Michelle Bachmann, the Queen of the Tea Party, televised the Tea Party response to the State of the Union speech. This is also a must see video, at least for a few moments before your automatic regurgitation response sets in. Who is she talking to? What's with the eye makeup?

As always, these two provide high entertainment value. But the puzzling thing is the amount of media attention they get for their wackiness. Bachmann's Tea Party gig got more coverage than the official Republican Party response to the President's speech. Palin's handlers, as usual, found the right sound byte to keep her in the news.

Is there a Palin-Bachmann ticket in the future of American elections?

All I can say is: WTF?


Note: I started this post eight days ago, before the demonstrations in Egypt began. Things happen quickly in this world!

The "Jasmine Revolution" unfolding in Tunisia is, in my humble opinion, an extremely important world event worthy of our rapt attention. How many of us even knew where Tunisia is on the world map before this flurry of media coverage? I actually did because we have spent some time in a small town at the southern end of Sardegna (Sardinia), a Mediterranean island that is part of Italy. I studied a map and realized that from our small Sardegnian town we were closer to Tunisia than to Italy. This made me wonder about Tunisia, and I quickly found that it looked like a possible warm beach vacation spot, except that I'm not particularly fond of big resort developments.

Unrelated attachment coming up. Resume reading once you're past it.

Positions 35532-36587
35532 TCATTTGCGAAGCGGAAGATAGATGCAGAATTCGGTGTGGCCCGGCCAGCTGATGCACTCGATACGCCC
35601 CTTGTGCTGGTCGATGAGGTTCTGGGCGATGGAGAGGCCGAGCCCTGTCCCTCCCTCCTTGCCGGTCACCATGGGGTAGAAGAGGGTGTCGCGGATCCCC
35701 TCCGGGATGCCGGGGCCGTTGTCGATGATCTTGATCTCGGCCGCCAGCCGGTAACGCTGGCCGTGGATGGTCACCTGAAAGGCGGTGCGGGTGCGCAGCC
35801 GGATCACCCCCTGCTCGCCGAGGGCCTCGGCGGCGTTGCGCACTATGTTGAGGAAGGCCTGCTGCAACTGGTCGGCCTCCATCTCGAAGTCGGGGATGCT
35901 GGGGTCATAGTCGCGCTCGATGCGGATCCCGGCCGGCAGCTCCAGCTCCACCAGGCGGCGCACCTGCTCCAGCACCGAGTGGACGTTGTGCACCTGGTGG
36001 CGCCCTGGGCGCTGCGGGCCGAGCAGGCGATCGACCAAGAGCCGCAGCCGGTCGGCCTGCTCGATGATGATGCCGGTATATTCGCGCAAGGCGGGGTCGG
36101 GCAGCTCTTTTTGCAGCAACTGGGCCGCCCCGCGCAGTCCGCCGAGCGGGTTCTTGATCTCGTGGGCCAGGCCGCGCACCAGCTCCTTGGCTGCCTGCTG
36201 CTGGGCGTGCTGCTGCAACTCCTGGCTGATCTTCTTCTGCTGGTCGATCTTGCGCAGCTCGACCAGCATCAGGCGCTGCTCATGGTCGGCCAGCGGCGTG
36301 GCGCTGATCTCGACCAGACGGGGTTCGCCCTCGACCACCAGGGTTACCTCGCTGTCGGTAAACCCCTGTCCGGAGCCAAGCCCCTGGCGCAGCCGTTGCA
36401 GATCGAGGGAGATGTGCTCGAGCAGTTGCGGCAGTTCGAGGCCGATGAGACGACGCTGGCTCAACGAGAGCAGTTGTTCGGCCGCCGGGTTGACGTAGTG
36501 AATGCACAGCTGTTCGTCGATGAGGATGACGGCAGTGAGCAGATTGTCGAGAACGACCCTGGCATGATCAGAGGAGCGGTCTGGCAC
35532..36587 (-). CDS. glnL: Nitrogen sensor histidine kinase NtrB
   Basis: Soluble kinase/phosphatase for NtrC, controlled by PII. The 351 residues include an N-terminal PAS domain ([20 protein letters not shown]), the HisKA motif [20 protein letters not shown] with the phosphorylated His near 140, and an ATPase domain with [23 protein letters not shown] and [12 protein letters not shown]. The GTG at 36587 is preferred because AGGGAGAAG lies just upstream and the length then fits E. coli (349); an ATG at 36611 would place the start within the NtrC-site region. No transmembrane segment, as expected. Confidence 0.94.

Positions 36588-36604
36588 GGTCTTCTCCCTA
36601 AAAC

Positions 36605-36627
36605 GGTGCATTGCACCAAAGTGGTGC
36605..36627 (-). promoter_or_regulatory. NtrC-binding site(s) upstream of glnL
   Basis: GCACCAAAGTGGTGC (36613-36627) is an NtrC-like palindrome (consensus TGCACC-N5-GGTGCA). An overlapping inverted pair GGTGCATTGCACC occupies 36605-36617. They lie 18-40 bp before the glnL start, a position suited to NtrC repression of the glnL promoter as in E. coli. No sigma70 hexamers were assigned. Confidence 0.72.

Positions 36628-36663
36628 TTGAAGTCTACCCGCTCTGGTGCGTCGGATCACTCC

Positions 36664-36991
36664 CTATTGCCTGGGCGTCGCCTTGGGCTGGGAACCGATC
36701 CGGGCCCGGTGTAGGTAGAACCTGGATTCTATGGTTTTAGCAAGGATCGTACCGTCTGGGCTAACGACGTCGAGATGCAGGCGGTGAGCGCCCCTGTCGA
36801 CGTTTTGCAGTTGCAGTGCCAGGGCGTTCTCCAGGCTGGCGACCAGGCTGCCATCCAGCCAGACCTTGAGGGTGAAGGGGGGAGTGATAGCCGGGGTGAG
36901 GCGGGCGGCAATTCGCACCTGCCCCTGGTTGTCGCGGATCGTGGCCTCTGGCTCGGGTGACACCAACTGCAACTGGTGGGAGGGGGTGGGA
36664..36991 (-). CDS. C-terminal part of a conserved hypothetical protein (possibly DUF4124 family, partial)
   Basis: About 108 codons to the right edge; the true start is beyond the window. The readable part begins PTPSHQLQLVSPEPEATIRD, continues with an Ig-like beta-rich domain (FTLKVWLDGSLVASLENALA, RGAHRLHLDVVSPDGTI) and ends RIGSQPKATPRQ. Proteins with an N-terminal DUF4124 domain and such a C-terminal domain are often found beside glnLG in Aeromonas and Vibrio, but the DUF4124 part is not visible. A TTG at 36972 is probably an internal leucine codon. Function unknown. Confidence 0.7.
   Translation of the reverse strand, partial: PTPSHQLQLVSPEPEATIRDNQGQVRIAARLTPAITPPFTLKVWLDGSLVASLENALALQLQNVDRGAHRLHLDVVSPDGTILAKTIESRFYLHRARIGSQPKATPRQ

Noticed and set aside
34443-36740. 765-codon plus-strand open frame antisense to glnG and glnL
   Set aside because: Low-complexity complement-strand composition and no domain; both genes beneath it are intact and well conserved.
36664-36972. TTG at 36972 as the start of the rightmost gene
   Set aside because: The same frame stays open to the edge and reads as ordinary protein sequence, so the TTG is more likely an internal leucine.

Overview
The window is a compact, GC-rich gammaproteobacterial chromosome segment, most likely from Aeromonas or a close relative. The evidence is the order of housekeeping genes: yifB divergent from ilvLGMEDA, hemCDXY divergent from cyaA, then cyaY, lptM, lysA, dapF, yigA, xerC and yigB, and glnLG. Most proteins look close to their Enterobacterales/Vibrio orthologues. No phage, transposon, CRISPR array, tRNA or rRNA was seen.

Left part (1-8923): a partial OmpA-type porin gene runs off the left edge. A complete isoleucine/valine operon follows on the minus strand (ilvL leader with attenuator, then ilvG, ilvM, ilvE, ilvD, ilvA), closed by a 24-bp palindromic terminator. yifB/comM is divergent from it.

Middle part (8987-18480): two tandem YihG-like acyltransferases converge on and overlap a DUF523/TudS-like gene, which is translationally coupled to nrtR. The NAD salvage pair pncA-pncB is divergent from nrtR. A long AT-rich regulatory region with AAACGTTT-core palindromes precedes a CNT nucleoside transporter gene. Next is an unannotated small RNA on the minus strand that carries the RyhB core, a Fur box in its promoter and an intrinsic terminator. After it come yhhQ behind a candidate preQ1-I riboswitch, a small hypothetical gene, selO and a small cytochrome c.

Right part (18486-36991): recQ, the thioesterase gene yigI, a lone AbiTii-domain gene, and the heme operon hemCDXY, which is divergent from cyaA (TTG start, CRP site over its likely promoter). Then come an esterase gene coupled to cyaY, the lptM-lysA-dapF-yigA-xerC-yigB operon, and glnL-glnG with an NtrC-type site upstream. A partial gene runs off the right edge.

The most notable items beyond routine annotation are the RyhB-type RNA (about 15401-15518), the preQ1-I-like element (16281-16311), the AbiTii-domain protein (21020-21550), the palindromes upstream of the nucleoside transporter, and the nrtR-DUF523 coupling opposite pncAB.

But all of that is another story. The very important story here, one that I didn't know, is about the people of Tunisia and their government. I didn't know anything about the Tunisian dictator until the people chased him out. I didn't know that Tunisia has a constitution that prescribes how a President is succeeded and how and when elections are held. I'm beginning to understand this now, but more importantly, I also understand that a successful democratic movement - a mostly peaceful revolution, if you will - will be a major event in history because of the precedent it will set among the Arab countries.

And so I try to follow the unfolding events in Tunisia. I look for news articles in the NY Times and other sources, and I've found a Facebook page "Support Tunisia" to which people are posting their experiences, analyses and opinions.